The world of science buzzed in 2012 when Harvard researchers
announced they had created a robot insect. Smaller than a penny,
lighter than a paper clip, the RoboBee could fly and land. A year
later, it could follow a preprogrammed path. More recently, it
became capable of swimming underwater.
Despite these advancements, the diminutive drones are years away
from pollinating crop fields, searching collapsed buildings or
performing the numerous other tasks that researchers envision
swarms of the tiny machines doing. This is mainly because the
RoboBee cannot sense the size, shape or distance of approaching
objects. In other words, it can’t see.
To solve the problem, a UB-led team of researchers, supported by
a $1.1 million grant from the National Science Foundation, is
testing ways to shrink lidar—the laser-based sensor system
currently used in driverless cars.
“Essentially, it’s the same technology that
automakers are using to ensure that driverless cars don’t
crash into things,” says Karthik Dantu, a computer science professor in
UB’s School of Engineering and Applied Sciences, who is
leading the project. “Only we need to shrink that technology
so it works on robot bees that are no bigger than your
Developed in the 1960s, lidar works like radar, except that it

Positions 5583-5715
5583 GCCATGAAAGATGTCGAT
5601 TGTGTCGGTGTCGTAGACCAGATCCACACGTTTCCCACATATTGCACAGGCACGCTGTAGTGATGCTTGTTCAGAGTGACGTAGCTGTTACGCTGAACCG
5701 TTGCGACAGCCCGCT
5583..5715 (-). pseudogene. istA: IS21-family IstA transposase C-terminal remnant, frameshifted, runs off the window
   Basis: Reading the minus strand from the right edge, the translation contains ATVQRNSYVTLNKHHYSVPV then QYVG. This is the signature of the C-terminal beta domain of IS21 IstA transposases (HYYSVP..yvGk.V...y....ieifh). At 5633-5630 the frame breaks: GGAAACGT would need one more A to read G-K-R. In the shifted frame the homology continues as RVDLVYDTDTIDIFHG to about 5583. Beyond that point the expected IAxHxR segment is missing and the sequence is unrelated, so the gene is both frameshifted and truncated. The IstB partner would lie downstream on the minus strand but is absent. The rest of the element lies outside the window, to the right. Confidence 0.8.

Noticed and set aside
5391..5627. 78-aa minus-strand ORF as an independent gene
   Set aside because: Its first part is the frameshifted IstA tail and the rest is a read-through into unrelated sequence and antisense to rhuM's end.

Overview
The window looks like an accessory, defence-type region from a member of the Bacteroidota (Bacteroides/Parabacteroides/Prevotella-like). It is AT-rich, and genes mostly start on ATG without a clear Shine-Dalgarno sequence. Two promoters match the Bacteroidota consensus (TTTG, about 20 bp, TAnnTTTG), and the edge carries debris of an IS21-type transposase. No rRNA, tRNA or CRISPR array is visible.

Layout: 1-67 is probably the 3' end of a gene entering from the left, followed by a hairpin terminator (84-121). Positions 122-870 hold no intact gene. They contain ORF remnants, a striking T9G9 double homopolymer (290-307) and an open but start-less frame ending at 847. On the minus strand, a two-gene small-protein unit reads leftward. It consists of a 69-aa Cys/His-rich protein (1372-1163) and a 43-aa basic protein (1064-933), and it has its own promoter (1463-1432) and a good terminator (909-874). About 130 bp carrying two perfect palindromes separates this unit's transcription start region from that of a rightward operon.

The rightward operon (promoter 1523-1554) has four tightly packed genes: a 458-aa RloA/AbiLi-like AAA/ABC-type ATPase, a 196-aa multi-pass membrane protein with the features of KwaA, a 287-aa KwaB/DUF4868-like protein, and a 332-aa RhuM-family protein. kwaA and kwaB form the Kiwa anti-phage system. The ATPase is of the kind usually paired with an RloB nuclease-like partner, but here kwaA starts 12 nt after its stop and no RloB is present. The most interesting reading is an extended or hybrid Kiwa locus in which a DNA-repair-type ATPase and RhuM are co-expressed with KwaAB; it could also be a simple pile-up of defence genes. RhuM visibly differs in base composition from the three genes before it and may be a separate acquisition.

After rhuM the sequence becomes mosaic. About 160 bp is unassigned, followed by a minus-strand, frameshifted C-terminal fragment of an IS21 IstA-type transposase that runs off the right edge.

emits invisible laser beams instead of microwaves. Mounted on a
car, the beams capture light reflected from distant objects.
Sensors then measure the time it takes the light to return to
calculate the distance and shape of the objects. The information is
analyzed by computer algorithms to form an image of the car’s
path, which enables the car to “see” its environment
and follow traffic signals, avoid obstacles and make other
These systems, which are typically mounted on the car roof, are
about the size of a camping lantern. The team Dantu is leading,
which includes researchers from Harvard and the University of
Florida, wants to make a much smaller version, called
“The smallest commercial lidar systems weigh just over 800
grams, or nearly two pounds, but the robot bees are just 80
milligrams. To make this work, we need to shrink the entire sensing
system,” says Dantu, who worked on the RoboBee
project as a postdoctoral researcher at Harvard before joining
UB in 2013.
Over the next three years, Florida researchers will develop
tiny, lightweight sensors that measure the light’s
reflection. Meanwhile, Dantu will create algorithms that enable the
bees to process and map the world around them. Harvard researchers
will then incorporate the technology into the bees.
The technology is years, if not decades, away from commercial
viability. For example, the bees currently do not fly solo; they
are tethered by a wire to an external power source.
But the potential applications are inspiring. For example,
swarms of robot bees could be deployed to monitor air quality or
the health of crops. They could be sent out to conduct search
missions during landslides and other disasters, or examine
buildings damaged by earthquakes.
Microlidar could be used to improve endoscopic tools, the
wand-like probes that doctors use in surgery to visualize internal
organs, and wearable technology, including sensors that monitor our
bodies for signs of illness or stress. It could also help people
use mobile devices in a way similar to Microsoft Kinect, which
enables users to interact with computers by detecting the gestures
“The technology could have so many uses, which have the potential to help so many people in need,” says Dantu. “That’s what really excites me about the work we’re doing.”